Places to visit in Paris

Favourite hangouts (drink and food, going out)

  • Le Barav (practically lived there) – cute French wine bar – better to book the day before for drinks and food – great ambiance, cheap food (<15 euro) and cheap wine; buy a bottle at the neighbouring (linked) bottle shop and drink at the bar/restaurant
  • Max y Jeremy (practically lived there too) – Spanish/ south American wines and tapas – good value and great ambiance
  • La Candelaria – cheap Mexican food and awesome cocktails • VIP club – great for girls nights out and dancing, don’t buy drinks there – v. expensive
  • La Fee Verte – for food / hot drinks and study / or evening drinks

Favourite (less mainstream) landmarks/ places to visit

  • Viewing platform level 9 of Printemps (must) •
  • St Chapelle •
  • Claude Monet’s garden in Giverny •
  • Jardin des Plantes •
  • Chateau de Fontainebleau (40 min by train out of Paris)

Personal Food Favourites in Paris

Restaurants

  • La Cuisine de Philippe (6th arrondissement) – specialises in soufflé but all meals were incredible – ~31 euro per meal
  • Au Bon Coin (5tharrondissment, a little tucked away) – delicious French food – 24 euro for entrée + main
  • Chez Papa (9th arrondissement) – specialises in foie gras– about 25 euro per dinner excl. drink
  • Au Bougnat (on the Ile de la Cite, close to Notre Dame) – superb French fine dining for 24 euro (entrée + main)
  • Breizh café (3rd arrondissement) – delicious pancakes, galettes and french cider; cheap
  • Le Relais de l’Entrecote (6th arrondissement) – best steak/frites, but ONLY steak/frites and desserts on the menu

Coffee/Brunch

  • La coutume cafe (7th, coffee, brunch and lunch)
  • Ten belles (10th, coffee, light lunch, snacks)
  • Les enfants perdus (10th, delicious and filling brunch on weekends)

Ups and Downs in Paris

Accommodation costs in Paris are fairly high, but manageable… it’s Paris after all! I paid $750 euro/month when sharing with my partner for the first semester (he came along with me). During the second semester, after my partner left, I paid double that amount. The place was a one-bedroom freshly renovated apartment, fairly spacious in Parisian terms and with a fold out couch for visitors. It was great living there, but I do not recommend leading such an elaborate lifestyle. Most of my friends were paying around 800 euro.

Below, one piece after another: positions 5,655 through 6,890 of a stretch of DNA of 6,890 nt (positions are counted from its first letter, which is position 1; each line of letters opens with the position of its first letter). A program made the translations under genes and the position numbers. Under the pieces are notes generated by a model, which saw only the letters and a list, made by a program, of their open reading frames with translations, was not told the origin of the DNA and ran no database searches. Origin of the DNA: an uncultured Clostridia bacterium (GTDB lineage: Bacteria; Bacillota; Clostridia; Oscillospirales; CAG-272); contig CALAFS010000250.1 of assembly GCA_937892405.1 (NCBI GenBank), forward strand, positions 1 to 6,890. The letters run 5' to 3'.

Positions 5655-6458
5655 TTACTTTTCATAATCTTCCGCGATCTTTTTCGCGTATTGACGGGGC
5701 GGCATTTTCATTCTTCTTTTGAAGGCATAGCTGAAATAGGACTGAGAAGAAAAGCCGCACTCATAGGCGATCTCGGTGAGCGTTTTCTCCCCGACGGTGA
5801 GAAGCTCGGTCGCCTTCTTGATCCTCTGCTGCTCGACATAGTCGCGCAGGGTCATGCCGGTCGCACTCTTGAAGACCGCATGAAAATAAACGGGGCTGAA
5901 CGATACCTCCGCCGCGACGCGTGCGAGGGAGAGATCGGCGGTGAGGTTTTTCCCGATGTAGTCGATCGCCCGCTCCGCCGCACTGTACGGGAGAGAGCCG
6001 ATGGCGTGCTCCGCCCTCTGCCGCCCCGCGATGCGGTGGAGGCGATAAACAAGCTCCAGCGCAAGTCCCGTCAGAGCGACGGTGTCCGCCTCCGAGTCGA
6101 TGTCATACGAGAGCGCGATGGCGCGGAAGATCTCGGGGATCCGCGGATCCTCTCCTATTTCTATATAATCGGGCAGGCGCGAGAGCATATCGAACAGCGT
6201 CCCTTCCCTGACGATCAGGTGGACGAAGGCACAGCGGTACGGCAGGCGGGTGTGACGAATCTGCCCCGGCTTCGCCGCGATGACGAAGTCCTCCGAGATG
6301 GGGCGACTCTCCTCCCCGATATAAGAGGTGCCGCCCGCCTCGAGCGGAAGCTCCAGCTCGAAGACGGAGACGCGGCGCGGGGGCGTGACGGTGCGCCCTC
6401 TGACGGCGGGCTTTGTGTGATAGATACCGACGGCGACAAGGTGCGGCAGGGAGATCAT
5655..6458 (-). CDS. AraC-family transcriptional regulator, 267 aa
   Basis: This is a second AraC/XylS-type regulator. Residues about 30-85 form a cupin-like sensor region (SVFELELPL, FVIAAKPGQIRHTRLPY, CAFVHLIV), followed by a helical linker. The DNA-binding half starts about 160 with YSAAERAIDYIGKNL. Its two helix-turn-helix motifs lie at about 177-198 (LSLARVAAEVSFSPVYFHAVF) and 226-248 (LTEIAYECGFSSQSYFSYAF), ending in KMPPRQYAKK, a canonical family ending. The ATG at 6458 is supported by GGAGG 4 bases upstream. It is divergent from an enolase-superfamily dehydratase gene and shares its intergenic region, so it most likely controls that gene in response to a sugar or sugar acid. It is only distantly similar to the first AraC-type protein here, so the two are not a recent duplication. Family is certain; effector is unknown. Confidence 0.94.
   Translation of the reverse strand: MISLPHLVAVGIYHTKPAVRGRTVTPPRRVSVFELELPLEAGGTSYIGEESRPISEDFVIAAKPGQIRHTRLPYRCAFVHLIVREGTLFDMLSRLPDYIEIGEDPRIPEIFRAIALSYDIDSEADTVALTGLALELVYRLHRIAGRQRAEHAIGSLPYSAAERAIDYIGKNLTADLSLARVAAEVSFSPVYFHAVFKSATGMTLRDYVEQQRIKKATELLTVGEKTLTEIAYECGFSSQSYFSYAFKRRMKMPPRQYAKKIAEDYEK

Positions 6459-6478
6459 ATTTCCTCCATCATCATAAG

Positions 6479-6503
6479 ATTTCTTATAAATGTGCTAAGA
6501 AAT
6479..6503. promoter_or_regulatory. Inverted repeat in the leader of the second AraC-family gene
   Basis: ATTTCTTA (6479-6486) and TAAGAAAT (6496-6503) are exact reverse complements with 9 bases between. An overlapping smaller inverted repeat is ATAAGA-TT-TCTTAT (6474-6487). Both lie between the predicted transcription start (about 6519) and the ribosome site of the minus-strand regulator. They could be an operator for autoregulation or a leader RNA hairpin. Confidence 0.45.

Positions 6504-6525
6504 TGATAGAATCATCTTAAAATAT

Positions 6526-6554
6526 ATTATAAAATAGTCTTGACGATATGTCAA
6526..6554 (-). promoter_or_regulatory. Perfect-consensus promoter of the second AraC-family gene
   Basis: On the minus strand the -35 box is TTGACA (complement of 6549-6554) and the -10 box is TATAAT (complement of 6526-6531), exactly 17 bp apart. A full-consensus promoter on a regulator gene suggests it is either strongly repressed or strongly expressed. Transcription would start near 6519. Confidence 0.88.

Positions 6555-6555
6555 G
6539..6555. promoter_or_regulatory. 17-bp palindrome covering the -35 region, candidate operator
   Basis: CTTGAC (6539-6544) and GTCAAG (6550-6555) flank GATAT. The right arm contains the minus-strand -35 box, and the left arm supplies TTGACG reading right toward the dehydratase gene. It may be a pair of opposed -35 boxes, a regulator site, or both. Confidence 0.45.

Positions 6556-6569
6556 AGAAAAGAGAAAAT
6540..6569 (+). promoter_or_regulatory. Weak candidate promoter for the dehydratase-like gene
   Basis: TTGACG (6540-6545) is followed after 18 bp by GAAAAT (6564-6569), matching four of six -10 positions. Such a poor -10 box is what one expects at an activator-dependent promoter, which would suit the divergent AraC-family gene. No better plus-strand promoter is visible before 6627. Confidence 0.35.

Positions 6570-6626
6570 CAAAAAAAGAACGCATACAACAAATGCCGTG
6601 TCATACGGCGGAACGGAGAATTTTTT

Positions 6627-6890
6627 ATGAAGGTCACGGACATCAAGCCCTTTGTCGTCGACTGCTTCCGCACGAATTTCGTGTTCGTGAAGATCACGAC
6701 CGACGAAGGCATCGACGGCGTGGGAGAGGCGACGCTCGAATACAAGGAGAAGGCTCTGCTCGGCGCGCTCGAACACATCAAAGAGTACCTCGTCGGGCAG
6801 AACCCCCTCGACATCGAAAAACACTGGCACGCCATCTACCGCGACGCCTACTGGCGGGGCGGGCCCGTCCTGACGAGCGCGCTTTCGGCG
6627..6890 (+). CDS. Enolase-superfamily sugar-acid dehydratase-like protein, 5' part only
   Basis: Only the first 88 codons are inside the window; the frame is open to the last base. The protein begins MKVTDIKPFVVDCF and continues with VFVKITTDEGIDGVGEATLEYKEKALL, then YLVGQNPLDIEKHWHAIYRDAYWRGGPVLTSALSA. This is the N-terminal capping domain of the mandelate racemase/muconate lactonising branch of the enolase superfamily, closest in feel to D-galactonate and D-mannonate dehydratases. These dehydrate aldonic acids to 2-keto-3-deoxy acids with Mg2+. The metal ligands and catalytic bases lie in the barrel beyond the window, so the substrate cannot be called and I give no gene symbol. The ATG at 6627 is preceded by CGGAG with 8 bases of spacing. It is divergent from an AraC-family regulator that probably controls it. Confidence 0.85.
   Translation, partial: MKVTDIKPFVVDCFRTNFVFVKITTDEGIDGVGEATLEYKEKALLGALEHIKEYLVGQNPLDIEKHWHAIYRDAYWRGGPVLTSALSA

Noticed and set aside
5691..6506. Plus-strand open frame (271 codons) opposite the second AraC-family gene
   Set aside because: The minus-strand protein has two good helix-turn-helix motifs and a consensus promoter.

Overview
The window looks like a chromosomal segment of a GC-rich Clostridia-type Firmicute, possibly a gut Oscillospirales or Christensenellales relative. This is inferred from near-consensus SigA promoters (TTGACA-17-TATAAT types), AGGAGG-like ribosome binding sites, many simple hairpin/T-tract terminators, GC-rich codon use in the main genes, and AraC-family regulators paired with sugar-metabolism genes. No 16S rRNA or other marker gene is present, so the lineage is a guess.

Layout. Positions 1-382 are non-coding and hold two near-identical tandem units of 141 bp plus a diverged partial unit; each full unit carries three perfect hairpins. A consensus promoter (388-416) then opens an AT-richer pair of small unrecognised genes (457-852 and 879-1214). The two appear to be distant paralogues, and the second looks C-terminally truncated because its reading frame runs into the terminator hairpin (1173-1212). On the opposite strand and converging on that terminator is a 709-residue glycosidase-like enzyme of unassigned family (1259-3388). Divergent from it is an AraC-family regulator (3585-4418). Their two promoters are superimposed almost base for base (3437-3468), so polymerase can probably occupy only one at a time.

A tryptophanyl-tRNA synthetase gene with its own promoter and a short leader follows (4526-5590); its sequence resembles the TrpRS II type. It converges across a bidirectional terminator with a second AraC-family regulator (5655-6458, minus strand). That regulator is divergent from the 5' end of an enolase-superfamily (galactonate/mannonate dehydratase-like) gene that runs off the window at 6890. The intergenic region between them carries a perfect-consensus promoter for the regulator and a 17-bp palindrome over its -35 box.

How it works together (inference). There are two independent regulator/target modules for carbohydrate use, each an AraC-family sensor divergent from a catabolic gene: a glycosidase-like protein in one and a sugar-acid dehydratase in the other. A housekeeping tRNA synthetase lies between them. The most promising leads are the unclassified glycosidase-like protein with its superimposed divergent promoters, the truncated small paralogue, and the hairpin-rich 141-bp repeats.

I did find the food and other daily living expenses lower than in Brisbane. I was lucky enough to have a lot of savings. I worked full-time prior to my exchange and studied part time which allowed me to save up. I think I burned through about $20k of my own savings over the year, and the bursary I got from QUT was exceptionally helpful. I started running out of cash in the last two months and had my partner kindly lend me some money. I did not work, but had a few friends that found some casual part-time work either tutoring English or baby-sitting. I set up a local HSBC account to avoid paying excessive fee. It seemed to work well. Beware the opening and closing of account involved paperwork and a bit of time.

It’s hard to say what my biggest challenge in Paris was. My main challenge was after Paris – i.e. getting back to the normal life. Biggest practical challenge was probably extending my visa as it had to be done quickly (once the schools pre-approved the extension of exchange) and the process was somewhat tricky to navigate. Communicating with the landlord was a bit of a practical challenge too as she spoke next to no English. It was not a big deal though, she was lovely and I just go to practice my French.